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Having run through $700 billion in a bailout bill with nothing to show for it, Congress and the President are now salivating over how to spend another $1 trillion that, at best, will do little to stimulate the economy or create jobs. At the same time, however, the people of this nation continue to be the one’s stepping out and making a difference.
Take the Society of St. Andrew, for instance.
The Big Island faith-based hunger relief organization stepped up big last year.
During the last four months of 2008 this national organization was able to dramatically increase the amount of food it distributed to critical feeding agencies around the nation at a time when their shelves are essentially bare. In direct response to the escalating need faced by the nation’s hungry and the agencies they reach out to for food, the Society of St. Andrew (SoSA) made a push in the last few months of 2008 to meet those needs. According to a release from the organization, 91 percent more food was distributed nationwide by the Society of St. Andrew from September through December 2008 than during the same months in 2007 – from 3.7 million pounds in 2007 to nearly 7.1 million pounds in 2008.
The society also reported that its hunger relief programs had increased year over year, as well. Excess food gleaned in fields and orchards and from packing houses was up almost 25 percent from 2007. Bulk loads of potatoes and other produce salvaged through their Potato & Produce Project were up. Overall, pounds of food saved and distributed during 2008 were up nearly 16 percent – from 20.2 million pounds to 23.5 million. All this food nourished hungry Americans with more than 70 million servings of fresh produce.
While government believes in throwing money at its problems, the Society of St. Andrew and other faith-based and civic organizations go about the business of making a difference.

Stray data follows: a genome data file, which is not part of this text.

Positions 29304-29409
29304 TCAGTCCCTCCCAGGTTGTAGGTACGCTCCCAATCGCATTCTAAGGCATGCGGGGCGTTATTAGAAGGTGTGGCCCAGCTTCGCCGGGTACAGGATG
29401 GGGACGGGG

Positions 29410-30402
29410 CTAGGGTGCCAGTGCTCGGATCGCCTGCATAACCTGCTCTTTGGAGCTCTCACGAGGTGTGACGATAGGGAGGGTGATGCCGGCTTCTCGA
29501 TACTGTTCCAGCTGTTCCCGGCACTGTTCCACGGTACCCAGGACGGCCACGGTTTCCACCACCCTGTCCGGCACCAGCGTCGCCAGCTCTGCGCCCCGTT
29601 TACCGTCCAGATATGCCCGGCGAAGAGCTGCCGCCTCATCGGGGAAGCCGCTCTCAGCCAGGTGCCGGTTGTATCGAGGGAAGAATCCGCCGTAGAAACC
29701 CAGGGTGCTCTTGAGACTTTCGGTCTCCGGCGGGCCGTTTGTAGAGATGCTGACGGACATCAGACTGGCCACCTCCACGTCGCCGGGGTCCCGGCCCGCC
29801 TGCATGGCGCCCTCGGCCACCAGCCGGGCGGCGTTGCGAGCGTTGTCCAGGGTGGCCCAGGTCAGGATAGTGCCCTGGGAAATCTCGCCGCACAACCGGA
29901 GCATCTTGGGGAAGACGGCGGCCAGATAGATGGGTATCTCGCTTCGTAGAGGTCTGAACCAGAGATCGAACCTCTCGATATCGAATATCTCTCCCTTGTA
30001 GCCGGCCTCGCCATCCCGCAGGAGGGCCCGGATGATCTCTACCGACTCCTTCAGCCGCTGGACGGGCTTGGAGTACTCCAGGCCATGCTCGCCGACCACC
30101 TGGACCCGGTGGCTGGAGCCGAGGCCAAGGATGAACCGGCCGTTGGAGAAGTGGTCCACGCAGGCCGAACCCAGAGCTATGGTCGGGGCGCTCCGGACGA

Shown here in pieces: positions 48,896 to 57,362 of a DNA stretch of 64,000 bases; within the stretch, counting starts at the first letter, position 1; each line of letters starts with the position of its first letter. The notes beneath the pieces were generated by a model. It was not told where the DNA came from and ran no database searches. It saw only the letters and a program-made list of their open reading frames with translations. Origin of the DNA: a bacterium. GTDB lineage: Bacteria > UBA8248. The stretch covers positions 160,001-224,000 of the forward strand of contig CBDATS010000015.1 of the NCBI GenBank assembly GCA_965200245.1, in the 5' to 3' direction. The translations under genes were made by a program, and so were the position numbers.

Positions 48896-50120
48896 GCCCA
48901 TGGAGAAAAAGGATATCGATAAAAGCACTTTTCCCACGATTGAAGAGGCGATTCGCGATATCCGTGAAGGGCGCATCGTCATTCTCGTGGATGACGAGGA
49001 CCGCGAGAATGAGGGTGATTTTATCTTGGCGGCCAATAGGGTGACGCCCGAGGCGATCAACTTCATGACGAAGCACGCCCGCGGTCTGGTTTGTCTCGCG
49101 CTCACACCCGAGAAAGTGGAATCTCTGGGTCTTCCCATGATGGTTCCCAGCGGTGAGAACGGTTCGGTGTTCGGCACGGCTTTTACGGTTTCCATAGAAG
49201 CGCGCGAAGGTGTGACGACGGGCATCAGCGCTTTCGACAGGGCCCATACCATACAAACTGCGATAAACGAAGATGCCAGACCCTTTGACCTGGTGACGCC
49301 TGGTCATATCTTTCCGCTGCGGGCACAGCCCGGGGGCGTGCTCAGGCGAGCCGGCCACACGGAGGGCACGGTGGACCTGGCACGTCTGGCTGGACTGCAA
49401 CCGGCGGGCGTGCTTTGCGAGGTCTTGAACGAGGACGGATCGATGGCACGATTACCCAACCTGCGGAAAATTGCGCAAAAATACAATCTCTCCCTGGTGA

SoSA reported conducting more than 3,200 gleaning and Potato Drop events throughout more than 20 states last year. Nearly 31,600 volunteers picked and bagged that food.
People make the difference, not foolish government spending.
“All of this points to a very healthy ministry,” said Mike Waldmann, SoSA’s executive director. “In order to maintain this much-needed increased level of food salvage and distribution we must depend on the generosity of our donors. There’s an abundance of food out there that, if not redirected to those in need, will go to waste. How much food SoSA can redirect to critical feeding agencies throughout the year is directly related to how much financial support we receive year in and year out.”
The organization reported that it can provide a serving of food for about 2 cents while keeping its overhead expenses well under 10 percent. That’s making a difference and being frugal in the process. The government could learn a lot from that kind of action.
SoSA is one of the nation’s largest nonprofit suppliers of fresh produce to the hungry. It gleans America’s fields and feeds America’s hungry. It effectively tackles the problem of food waste and hunger in America through its grassroots Gleaning Network, Potato & Produce Project, Harvest of Hope and Hunger Relief Advocate programs, which salvage fresh produce that would otherwise be wasted. That food is then donated to feed the hungry.
This nation’s government could learn from such efforts.